Sunday, November 05, 2006


piping plovers, originally uploaded by patryfrancis.

Though I didn't get a chance to post yesterday, I did make art. I also saw art. Everywhere. In the leaves that remain on the trees, browning yes, but still containing the last mysterious traces of summer's light, in the rust patterns on the my son's first car, in the cottony whiteness of my mother's hair.


Yesterday we trooped to the beach, kids, dogs, all of us, and found we had entered one of life's perfect and perfectly enigmatic hours. The tide was out; the light was pink and gold; and the piping plovers (one of my personal obsessions) were doing their delicate dance up and down the beach.

The kids and I played detective, following their arrow-like prints until they converged in an almost indecipherable mass. Usually there was a tell-tale clamshell or a sucked out crab leg to explain why the plovers had themselves a little party in that particular spot.

We also noticed the way the tides had etched treelike images on the sand as they tugged the seaweed onto the shore. Art was everywhere!

The dogs chased each other to the sandbars and then took a swim in the icy water. When they emerged, hey seemed to shake even more triumphantly than usual--as if they knew this might be their last swim of the year, and they wanted to enjoy it to the hilt.

Someday I will go to the beach without feeling the need to bring back a treasure, but yesterday was not that day.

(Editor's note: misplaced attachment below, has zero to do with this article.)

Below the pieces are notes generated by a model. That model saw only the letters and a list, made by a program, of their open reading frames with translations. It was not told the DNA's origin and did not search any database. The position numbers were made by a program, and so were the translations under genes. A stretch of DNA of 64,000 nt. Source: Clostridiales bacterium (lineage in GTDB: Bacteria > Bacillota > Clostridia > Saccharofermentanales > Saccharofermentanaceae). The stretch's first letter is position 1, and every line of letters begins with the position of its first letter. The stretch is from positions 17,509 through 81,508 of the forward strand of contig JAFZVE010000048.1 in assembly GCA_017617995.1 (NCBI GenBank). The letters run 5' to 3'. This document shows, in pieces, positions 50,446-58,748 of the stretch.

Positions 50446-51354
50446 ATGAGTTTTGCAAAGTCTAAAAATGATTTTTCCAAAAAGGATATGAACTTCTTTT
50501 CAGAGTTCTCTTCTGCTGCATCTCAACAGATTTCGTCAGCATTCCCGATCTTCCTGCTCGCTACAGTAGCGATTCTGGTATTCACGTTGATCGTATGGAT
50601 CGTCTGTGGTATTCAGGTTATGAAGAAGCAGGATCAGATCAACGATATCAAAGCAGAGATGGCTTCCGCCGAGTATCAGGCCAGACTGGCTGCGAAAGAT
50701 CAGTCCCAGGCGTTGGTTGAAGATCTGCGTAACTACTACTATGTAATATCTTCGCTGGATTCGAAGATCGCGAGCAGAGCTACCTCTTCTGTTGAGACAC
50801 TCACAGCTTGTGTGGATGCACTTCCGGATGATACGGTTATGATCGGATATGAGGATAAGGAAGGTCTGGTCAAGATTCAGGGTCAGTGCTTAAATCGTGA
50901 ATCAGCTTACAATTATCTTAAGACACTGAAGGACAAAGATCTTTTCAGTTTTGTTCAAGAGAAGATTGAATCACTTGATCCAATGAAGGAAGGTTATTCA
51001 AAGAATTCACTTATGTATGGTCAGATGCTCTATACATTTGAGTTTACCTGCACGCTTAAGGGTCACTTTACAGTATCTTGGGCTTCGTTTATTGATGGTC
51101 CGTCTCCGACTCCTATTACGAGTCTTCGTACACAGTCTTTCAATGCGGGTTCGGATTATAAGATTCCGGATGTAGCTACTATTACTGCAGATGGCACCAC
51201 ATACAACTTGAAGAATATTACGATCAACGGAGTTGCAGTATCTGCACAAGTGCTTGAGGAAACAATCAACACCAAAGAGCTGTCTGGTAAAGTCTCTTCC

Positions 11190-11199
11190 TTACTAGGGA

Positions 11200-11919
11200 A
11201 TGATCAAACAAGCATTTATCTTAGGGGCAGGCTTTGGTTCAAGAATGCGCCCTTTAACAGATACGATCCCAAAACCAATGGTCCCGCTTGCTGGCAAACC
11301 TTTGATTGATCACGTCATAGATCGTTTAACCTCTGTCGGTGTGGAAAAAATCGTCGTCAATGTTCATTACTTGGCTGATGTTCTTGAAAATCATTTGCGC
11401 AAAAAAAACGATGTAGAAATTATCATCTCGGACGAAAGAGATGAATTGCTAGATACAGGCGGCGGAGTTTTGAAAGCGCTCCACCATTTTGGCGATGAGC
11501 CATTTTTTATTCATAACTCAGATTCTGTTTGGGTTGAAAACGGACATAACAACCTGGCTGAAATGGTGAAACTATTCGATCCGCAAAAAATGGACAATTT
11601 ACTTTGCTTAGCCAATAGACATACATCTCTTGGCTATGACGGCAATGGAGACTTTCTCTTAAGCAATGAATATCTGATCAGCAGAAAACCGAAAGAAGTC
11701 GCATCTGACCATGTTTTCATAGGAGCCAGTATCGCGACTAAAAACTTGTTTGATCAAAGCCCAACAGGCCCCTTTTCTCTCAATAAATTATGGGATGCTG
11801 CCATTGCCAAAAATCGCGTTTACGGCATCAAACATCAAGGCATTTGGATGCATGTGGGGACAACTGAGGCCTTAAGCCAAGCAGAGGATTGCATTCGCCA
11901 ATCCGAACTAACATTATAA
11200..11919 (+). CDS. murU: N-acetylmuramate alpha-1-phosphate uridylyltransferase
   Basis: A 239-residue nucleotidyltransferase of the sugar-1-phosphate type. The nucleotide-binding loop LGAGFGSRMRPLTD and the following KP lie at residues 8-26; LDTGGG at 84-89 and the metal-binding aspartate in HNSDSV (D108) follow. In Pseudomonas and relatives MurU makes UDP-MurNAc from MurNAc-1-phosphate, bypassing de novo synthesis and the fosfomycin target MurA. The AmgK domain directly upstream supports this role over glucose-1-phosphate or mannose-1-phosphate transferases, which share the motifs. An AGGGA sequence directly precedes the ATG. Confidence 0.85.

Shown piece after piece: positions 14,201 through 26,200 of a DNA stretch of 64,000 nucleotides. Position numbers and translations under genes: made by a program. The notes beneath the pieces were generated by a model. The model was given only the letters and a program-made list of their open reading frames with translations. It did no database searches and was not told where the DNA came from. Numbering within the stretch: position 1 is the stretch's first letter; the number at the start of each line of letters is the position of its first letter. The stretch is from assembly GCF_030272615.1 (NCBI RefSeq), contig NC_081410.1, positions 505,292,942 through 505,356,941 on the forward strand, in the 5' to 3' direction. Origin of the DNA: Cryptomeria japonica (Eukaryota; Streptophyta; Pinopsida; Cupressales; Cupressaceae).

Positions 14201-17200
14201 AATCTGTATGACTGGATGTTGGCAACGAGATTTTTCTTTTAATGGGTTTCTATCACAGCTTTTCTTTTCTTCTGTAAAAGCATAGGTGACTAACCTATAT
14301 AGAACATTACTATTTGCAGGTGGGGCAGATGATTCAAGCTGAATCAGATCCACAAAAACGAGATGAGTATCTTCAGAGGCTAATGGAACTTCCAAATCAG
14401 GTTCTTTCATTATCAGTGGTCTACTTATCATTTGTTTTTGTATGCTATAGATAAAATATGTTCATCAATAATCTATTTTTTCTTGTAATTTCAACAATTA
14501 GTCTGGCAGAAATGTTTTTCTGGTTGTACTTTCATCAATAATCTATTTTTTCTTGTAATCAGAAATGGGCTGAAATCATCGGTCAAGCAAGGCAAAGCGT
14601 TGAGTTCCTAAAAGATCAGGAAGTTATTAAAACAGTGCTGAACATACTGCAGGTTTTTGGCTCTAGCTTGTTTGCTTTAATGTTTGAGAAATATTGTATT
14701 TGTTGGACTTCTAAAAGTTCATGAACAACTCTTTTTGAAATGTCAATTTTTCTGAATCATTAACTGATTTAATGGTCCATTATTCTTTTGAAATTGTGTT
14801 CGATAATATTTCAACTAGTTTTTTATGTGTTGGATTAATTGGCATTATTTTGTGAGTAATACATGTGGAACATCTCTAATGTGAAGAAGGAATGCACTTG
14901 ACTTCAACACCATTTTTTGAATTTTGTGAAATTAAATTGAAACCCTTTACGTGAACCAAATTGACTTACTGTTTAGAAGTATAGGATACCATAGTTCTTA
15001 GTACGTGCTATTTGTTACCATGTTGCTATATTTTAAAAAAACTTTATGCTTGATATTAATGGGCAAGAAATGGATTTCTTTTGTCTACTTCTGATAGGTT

Collectively we found:

*a perfectly flat rock that was shaped like an irregular heart

*some dried black seaweed that looked enough like my impossible hair that I saved it for a possible self portrait

*sea roses that were still in bloom which we admired, but did not take home

*pine branches both living and dead

*three pieces of sea glass

*an amazing shell that bore an exotic brown and white design.

On the ride back home, the kids pulled their treasures from their pockets and held them up to the changing light. I couldn't wait to look at mine either--though I waited till we hit a stop light.

Then we went home and made art! The kids set up the art space and made us a banner.

make art every day

Then the women joined in. Though the men were preoccupied by football, they proved to be a most appreciative audience when we held our "exhibit" later on.